32. 132
    daffodil says:

    something isn’t nonmutagenic (or dangerous, or artificial) just because it’s ubiquitous.

    But in piny’s example, there are “no unaffected fish to compare them to.” If there are no fish that lack the characteristics in question, then it can’t be a mutation.

    oxygen is corrosive. you can’t go anywhere on earth without being exposed to it, so you might not notice it offhand. and people are organic compounds mostly innert to oxygen’s destructive quality.
    but that doesn’t mean you shouldn’t trust the word of your great great grandparents who tell you the Statue of Liberty wasn’t always green.

    Bad example. We have plenty of evidence that oxygen is the cause of corrosion. In piny’s scenario, it’s implied that we could not know this. Otherwise, we can look at other animals and resolve the dilemma easily.

    oral history of “there used to be more, and they were larger and different colored”? is a significant bit of information pertaining to zoology.and a fossil record would be absolutely useless in such a study, as fossils don’t record behavior or coloration in any significant way.

    Not neccesarily. There’s plenty of oral history for dragons and faeries, too. And the significant point here is that if no fossil or skeletal remains exist, then there is no evidence that fish ever existed in the pond in the past.

    Plus, frequently, when mutations occur, bones are affected.

    one more thing: I reckon you’re expecting the age of the first crush to run somewhere around 5-8. do you REALLY think children that old don’t understand social cues?

    I know that at 5 or 6, kids rarely talk in that way. they feel drawn to an individual, but they probably aren’t yet calling anyone “cute” in a way that other kids could understand what it means.

    I know that for myself, i thought mykindergarten teacher was pretty, and around the same age, i thought some boys in my class were cute. But much of my assessment is in retrospect, when i was able to grasp sexual issues. At the time, i had no idea what my feelings meant, and otrher kids didn’t talk about it.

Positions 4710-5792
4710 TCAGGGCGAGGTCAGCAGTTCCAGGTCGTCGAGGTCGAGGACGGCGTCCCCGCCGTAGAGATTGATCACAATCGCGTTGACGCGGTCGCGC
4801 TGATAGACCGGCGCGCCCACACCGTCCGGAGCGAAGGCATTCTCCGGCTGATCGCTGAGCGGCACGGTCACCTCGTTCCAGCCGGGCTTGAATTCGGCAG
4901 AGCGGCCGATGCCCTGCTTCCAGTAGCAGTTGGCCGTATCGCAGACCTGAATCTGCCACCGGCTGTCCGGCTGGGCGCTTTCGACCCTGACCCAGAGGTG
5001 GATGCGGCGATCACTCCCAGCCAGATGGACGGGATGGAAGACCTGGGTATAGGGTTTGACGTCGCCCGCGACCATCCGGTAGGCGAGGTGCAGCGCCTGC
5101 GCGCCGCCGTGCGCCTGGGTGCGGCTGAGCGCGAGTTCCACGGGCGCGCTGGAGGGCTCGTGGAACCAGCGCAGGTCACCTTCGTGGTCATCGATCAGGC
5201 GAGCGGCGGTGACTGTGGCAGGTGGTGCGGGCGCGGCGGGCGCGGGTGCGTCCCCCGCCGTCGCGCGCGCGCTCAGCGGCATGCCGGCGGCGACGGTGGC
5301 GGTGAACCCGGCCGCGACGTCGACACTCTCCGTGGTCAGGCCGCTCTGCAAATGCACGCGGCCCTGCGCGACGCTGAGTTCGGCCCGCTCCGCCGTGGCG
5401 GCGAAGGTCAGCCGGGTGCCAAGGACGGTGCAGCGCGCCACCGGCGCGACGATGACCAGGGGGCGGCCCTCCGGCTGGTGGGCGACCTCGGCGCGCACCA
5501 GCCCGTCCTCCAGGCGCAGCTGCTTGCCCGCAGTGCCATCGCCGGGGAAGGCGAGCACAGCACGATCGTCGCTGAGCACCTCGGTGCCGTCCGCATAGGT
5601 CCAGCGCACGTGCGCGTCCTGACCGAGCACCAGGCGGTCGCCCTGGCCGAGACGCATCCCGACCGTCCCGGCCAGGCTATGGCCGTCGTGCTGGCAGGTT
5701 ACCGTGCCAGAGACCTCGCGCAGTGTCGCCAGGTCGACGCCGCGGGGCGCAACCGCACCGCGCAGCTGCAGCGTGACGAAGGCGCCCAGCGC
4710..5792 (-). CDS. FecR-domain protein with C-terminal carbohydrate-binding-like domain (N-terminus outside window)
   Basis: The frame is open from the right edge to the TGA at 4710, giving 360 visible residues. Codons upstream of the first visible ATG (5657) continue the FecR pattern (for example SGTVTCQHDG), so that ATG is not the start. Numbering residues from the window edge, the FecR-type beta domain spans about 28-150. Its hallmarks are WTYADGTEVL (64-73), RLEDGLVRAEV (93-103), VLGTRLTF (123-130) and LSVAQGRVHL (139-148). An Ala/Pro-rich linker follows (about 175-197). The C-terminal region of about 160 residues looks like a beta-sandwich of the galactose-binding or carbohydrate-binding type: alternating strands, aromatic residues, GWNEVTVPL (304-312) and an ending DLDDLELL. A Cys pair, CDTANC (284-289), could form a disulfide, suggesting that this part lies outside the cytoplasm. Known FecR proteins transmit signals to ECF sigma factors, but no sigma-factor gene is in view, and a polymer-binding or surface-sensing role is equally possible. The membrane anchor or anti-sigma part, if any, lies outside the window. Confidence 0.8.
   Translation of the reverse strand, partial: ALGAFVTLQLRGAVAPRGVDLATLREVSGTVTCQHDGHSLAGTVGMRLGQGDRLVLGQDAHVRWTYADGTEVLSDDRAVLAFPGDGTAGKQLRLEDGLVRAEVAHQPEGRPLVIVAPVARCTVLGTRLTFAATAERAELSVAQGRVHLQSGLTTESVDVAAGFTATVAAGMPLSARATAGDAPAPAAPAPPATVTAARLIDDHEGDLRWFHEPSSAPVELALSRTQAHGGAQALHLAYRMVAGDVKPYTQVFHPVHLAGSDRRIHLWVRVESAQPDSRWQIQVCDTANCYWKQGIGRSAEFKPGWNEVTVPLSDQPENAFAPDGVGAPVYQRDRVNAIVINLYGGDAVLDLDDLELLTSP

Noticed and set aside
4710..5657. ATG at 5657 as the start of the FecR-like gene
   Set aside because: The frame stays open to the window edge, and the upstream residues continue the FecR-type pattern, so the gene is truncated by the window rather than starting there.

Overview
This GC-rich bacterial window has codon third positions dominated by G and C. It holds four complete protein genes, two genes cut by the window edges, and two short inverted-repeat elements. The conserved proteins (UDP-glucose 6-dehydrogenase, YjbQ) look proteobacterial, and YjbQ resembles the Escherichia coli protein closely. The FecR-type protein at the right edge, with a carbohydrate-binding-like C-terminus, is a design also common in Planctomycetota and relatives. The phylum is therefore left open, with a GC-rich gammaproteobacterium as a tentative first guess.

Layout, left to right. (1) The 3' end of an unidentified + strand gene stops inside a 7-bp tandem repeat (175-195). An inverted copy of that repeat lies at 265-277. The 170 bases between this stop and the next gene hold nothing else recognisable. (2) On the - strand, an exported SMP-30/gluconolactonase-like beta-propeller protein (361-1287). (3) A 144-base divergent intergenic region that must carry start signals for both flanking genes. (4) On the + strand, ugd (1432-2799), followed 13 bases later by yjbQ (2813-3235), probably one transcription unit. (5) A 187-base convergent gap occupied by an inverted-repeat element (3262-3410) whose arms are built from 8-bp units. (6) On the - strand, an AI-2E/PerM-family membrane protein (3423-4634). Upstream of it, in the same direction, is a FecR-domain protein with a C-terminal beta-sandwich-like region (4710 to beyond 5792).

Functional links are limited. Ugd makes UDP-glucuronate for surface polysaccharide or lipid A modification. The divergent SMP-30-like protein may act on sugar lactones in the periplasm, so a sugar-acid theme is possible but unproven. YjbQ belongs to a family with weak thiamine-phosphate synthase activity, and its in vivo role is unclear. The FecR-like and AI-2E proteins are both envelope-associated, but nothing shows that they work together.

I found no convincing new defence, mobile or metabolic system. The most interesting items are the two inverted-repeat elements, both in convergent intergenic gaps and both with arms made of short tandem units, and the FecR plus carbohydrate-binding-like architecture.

And for whgat it’s worth, studies have shown that infants tend to smile more at faces that we would traditionally define as attractive, and they tend to gaze at them much longer. They also tend to look at faces that we would traditionally call unattractive for the shortest timespan (aside from family members, of course.)

    Plus, your theory comes very close to what fundamentalists believe about homosexuality. If you’re correct, then people choose to be gay based on influence from older homosexuals, or the media.

  33. 133
    piny says:

    …Because the dye is a poisonous chemical, and because these fish are behaving in decidedly odd ways. And because the locals don’t remember any fish like Blinky in the pond until TruffulaCo set up shop.

    What karpad said. Things like oral tradition and folk art are used to construct zoological and botanical timelines. They can be pretty reliable, especially when dealing with generalizations like, “they weren’t like this.” They aren’t as good as photographs, but they’re better than nothing at all.

    That was the point I was making. Studying the mutagenic effects of the dye on other organisms would give you an indication that it’s mutagenic in general, but would not give you proof that it would or would not cause this particular species of fish to mutate. It also wouldn’t give you a really accurate picture of what a non-mutant fish would have looked like, which is the question we’re debating here.

    The argument-from-ignorance fallacy cuts both ways; you’ve got no control group, either. You’re arguing that these fish have always looked this way. If all of this particular species of fish have been exposed to this poisonous dye, how do you know that it doesn’t cause all fish to mutate in profound ways?